Posts with category - mentor

Show gratitude always – don’t delay, start today!

Tomorrow is Thanksgiving nearing the end of another odd year. In thinking about writing about being thankful or gratitude, I thought back to posts from the last few Novembers. I can’t say it better, so here is my annual blog for the week of Thanksgiving.

This is a good time of year to think of gratitude generally and what you’re thankful for specifically. At the same time, it’s a great time of year to spread good feelings, which you can do by letting others know when you appreciate something they have done for you. In the time of the pandemic it may mean a phone call, email or text, but it’s import to take the time to reach out, thereby investing in your relationships.

Those of you who have younger children (or older ones…) know you end up reminding them to say “thank you” all of the time. That is because thanking someone or showing gratitude is a learned behavior. If it came naturally or from observing others we wouldn’t have to teach children to do so.

Hopefully you remember to thank people as appropriate in your daily life. In a usual year, this may be thanking someone holding the door for me when I get to my office, for holding the elevator for me, or for making a pot of hot water so I can have tea and get that needed caffeine injection upon arriving for work. In this year, it includes thanking people on my team for coordinating between those working in the office and at home to complete tasks needed to serve my clients’ interests. Many of these situations are universal to all of us, but I am sure we all remember holding a door for someone and they walk through without saying anything.

Of course, if you go through your day looking for when people should be thanking you, you likely will be disappointed. Instead, I think about how I want to come across to others, as well as ways I don’t want to come across to others.

We all have bad days, but most days we should recognize when thanking someone is proper and appropriate. This time of year is a reminder to says things you may usually only think to yourself. Positive feedback is energizing, and hopefully the person you provide it to pays it forward. Plus, it has the added bonus of making you or the other person feel good, making it a great way to go through life.

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Wealth is the company you keep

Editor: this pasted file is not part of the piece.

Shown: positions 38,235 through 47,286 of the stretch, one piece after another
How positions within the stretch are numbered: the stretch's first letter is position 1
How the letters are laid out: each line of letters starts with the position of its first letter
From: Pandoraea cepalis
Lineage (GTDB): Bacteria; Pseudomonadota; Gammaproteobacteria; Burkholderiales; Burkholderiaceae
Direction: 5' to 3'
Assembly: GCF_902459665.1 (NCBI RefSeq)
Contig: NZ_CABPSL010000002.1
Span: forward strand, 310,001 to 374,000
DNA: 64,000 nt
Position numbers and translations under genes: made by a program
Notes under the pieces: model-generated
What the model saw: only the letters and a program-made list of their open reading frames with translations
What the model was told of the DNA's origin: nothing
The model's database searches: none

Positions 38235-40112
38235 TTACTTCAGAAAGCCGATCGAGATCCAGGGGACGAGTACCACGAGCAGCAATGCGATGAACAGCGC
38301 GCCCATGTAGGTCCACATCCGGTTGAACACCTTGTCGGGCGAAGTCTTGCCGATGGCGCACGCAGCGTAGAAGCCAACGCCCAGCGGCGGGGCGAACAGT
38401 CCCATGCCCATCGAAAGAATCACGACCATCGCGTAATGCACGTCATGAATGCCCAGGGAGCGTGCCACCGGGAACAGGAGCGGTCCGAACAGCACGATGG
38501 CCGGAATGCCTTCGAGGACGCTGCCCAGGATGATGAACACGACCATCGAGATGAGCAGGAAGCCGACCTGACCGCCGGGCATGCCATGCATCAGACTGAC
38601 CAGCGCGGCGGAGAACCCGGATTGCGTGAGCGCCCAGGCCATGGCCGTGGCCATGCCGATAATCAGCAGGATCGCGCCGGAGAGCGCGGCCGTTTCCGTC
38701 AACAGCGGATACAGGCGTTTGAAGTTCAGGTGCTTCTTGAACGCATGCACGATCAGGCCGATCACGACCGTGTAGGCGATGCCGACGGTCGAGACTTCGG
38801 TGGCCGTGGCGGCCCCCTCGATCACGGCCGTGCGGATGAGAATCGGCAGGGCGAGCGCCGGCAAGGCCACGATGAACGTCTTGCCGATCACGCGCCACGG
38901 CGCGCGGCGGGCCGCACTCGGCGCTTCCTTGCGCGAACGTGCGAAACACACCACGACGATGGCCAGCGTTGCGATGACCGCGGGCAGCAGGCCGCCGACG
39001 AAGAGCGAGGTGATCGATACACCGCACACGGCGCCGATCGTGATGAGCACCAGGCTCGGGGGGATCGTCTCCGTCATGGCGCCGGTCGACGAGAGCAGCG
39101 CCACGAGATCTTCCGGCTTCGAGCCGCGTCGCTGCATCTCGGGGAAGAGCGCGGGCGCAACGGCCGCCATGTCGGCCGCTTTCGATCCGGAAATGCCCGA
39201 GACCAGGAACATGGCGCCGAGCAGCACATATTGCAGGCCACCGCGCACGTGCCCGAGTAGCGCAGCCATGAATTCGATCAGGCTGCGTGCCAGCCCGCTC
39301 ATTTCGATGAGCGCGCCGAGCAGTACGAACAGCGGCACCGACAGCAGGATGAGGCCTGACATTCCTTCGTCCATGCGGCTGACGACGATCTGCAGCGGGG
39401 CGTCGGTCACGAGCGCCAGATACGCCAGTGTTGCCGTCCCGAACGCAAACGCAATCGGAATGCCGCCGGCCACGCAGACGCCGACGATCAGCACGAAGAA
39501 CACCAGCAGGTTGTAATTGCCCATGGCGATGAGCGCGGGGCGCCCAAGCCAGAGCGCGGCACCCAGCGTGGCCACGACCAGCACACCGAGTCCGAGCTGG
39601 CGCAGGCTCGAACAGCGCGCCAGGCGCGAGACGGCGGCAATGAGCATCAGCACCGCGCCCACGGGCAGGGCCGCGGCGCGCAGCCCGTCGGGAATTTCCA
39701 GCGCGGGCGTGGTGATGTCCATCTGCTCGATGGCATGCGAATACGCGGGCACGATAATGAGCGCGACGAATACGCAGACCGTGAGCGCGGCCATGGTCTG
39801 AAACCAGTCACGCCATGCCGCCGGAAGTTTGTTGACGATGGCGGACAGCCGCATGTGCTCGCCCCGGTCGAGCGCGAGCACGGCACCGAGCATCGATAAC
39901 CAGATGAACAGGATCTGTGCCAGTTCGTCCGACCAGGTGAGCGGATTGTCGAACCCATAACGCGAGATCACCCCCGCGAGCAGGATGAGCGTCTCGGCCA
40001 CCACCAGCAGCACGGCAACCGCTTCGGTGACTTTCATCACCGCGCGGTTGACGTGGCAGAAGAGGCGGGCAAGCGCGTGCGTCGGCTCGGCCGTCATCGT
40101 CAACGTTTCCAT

Who you associate with is important in business and in life. You should surround yourself with people who add value. In business it may be a mentor or connector. In your personal life it may just be someone who makes you laugh. Never underestimate the value of humor and laughter.

The saying “everything is who you know” exists for a reason. In the context of business, this makes a difference.

I used to grab lunch or coffee with anyone who asked or was connected with me. Over time, I came to value my time enough to think about who I was meeting with and whether they added value. Of course some people did and some people didn’t. I actually kept some of the people who didn’t add value to me professionally because I decided they added value in other ways. They may have been someone who makes me laugh or with whom I really enjoy our conversations. By making these decisions I was being honest with myself about the company I was keeping, why I shared their company, and the value proposition.

Making these assessments was a valuable exercise. By thinning my “regular” contacts I spent time on in relation to my business, it freed me up to be connected with and meet new people. The new people then went into my continuing analysis of whether they added value. Sometimes it took more than one lunch or meeting to make this determination. Once I did, they were on or off my list. Over time, some people who I took off of my list made it back on for various reasons, all of which had to do with the value proposition. This happened because most things aren’t static and someone can go from not adding value to adding value or vise versa, so be open to reassessing whether someone should be in your circle.

I’m speaking to the company you keep in the business context because this is a business blog. The same rules apply in your personal life. Whether they apply with family I leave to you, but your choices to maintain relationships or not belongs to you alone. As we head into the holiday season, it’s a good time to assess the company you keep. It may cause you to rethink some connections and relationships, but it also will remind you of the wealth you have based on the people you surround yourself with, which is something to be thankful for.

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Success = opportunity + preparation

There are many facets to success. The road is different depending on your profession, but in all situations it involves opportunity and preparation, as well as timing and hard work. The preparation and hard work count as investing in yourself and your future.

Preparation makes the hard work look easier to those on the outside. It’s the investment in yourself. Sometimes you can wing it, but most times you aren’t fully prepared, someone who matters will know. Preparation may be easy, which is always nice. But other times it’s hard and trying. In all situations it’s imperative to do so and enable yourself to do your best.